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P3.430* Doxycycline prophylaxis for syphilis in a persistently high risk HIV infected population
  1. R. K. Bolan1,2,
  2. M. Beymer1,3,
  3. J. D. Klausner3,
  4. R. Flynn1,
  5. A. Leibowitz3
  1. 1L.A. Gay & Lesbian Center, Los Angeles, CA, United States
  2. 2University of Southern California Department of Family Medicine, Keck School of Medicine, Los Angeles, CA, United States
  3. 3University of California Los Angeles, Los Angeles, CA, United States

Abstract

Background Syphilis infections increase spread of HIV. This pilot study investigated the feasibility of conducting a large, randomised trial to determine whether prophylactic doxycycline can reduce incident syphilis among HIV+ men who have sex with men having two or more syphilis infections since HIV diagnosis.

Methods Thirty subjects from the L.A. Gay & Lesbian Center were randomised to doxycycline 100 mg daily (Doxy) or Contingency Management (CM). Behavioral and biomedical measurements were taken at baseline, 12, 24, 36 and 48 weeks. Binomial Random Effects Logistic Regression Models assessed changes in behavioural measurements and analysed STI contraction at follow-up visits. Fisher Exact Tests compared dropout rates. Given small sample size, an alpha level of 0.1 was chosen.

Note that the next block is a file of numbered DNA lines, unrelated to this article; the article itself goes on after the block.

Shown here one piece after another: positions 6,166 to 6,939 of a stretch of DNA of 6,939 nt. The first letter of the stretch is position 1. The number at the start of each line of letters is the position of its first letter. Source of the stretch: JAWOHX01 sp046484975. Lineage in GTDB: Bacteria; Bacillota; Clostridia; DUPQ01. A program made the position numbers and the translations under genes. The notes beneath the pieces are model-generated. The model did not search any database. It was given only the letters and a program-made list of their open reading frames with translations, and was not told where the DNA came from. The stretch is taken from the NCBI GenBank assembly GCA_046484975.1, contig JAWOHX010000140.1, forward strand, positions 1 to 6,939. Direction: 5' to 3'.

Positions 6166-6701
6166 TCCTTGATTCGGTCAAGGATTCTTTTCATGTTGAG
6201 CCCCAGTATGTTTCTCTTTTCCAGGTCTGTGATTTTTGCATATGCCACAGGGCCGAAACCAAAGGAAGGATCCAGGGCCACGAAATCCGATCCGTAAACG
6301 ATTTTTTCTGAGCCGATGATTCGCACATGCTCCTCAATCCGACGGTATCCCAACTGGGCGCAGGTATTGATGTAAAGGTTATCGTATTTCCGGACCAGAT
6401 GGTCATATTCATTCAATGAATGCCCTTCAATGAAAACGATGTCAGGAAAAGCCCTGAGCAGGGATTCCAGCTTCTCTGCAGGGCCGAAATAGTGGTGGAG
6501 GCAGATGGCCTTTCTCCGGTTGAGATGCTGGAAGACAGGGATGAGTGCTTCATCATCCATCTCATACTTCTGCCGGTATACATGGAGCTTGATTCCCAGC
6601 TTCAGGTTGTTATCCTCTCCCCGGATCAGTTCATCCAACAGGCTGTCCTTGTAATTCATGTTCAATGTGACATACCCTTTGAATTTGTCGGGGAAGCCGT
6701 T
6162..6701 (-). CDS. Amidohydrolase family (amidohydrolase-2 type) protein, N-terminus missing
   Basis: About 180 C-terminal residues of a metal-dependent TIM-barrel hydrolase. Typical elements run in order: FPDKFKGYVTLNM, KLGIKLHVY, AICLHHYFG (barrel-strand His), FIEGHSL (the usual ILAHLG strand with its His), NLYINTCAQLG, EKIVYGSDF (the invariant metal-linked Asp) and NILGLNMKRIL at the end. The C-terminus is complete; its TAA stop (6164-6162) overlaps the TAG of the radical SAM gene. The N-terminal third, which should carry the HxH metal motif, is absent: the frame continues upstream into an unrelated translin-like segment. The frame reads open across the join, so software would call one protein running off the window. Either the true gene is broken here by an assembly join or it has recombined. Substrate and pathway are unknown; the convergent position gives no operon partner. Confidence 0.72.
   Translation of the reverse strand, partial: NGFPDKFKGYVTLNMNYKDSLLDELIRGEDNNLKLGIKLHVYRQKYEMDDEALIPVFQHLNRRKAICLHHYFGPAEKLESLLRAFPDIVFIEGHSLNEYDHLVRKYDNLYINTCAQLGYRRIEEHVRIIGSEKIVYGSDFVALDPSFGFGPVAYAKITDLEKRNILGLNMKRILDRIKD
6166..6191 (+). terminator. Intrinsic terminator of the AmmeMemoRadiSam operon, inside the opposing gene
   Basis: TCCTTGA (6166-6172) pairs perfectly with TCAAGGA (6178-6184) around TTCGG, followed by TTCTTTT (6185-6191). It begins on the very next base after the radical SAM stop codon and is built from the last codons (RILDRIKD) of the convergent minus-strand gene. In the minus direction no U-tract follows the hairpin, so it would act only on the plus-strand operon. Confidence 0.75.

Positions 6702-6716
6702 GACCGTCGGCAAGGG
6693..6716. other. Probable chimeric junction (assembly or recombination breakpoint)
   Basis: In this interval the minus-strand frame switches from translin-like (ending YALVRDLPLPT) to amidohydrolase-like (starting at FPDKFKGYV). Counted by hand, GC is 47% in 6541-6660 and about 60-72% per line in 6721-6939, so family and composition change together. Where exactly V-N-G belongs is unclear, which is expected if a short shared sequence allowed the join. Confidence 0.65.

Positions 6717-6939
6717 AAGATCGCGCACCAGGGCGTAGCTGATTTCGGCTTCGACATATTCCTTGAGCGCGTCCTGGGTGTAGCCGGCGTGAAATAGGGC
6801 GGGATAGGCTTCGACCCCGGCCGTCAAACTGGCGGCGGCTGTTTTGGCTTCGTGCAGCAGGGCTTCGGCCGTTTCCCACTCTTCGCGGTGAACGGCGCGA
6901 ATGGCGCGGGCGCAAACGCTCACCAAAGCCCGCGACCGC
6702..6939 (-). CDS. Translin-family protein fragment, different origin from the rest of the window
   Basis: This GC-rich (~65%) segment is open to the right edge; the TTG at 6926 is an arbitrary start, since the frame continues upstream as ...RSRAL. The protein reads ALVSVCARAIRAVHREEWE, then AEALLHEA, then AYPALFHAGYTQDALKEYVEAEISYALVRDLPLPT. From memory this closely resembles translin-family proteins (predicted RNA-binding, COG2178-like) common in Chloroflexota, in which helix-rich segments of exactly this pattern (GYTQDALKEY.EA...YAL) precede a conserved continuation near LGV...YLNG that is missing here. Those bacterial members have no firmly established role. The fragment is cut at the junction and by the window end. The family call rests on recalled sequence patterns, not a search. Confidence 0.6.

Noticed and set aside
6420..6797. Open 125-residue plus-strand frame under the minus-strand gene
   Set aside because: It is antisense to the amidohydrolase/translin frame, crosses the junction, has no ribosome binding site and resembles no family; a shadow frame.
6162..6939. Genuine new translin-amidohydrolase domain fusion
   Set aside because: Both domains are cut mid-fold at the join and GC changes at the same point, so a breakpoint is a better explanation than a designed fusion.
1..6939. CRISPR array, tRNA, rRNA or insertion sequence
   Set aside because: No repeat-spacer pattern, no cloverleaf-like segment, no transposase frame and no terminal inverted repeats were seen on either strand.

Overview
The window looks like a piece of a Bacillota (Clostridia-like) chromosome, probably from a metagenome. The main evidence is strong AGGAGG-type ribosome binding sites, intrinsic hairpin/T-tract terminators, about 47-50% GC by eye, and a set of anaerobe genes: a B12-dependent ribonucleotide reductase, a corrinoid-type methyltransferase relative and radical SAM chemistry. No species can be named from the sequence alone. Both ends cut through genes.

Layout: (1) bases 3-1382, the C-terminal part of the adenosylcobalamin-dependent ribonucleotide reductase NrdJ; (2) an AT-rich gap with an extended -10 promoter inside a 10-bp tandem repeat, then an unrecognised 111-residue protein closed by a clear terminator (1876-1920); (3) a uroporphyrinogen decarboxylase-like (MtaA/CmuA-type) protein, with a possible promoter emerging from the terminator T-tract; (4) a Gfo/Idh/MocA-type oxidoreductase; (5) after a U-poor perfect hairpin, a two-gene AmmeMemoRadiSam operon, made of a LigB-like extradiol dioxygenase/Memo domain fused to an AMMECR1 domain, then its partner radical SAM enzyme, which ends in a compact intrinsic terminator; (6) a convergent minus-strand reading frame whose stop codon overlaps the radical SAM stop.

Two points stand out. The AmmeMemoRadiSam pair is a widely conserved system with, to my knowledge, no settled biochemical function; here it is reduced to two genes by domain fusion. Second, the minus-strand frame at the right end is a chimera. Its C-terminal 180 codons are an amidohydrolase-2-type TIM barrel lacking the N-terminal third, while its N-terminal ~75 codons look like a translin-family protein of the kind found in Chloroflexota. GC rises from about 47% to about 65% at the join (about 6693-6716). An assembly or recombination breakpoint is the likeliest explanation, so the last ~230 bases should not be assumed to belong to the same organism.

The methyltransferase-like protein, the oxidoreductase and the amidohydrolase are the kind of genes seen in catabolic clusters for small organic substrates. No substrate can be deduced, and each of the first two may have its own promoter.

Results Study retention did not differ significantly between groups: 12 and 11 subjects in the Doxy and CM groups, respectively, completed the 48 week study (Fisher Exact p-value = 1.0). On intent-to-treat basis 12 (80%), 11 (73.3%) and 11 (73.3%) subjects had detectable doxycycline levels at 12, 24, and 36 weeks, respectively. New STIs for Doxy vs. CM groups during 9 month on-drug study portion were: syphilis 2 vs. 6, Neisseria gonorrhoea 1 vs. 2, Chlamydia trachomatis 1 vs.3. CM subjects reported more condom use than Doxy subjects (p = 0.09), however CM group subjects had 3.47 greater odds (p-value = 0.037; CI: 1.09 – 11.03) for a new STI compared to Doxy group subjects. Behavioral outcomes for drug use (p = 0.91), anonymous partners (p = 0.45), and number of regular partners (p = 0.14) were not significantly different.

Conclusion No safety concerns were associated with daily administration of doxycycline. High retention and drug adherence rates suggest this high risk population will participate in an effectiveness study using doxycycline to reduce syphilis incidence. Efficacy of doxycycline in decreasing incidence of STIs in this pilot study further justifies a definitive study.

  • HIV
  • Prophylaxis
  • Syphilis

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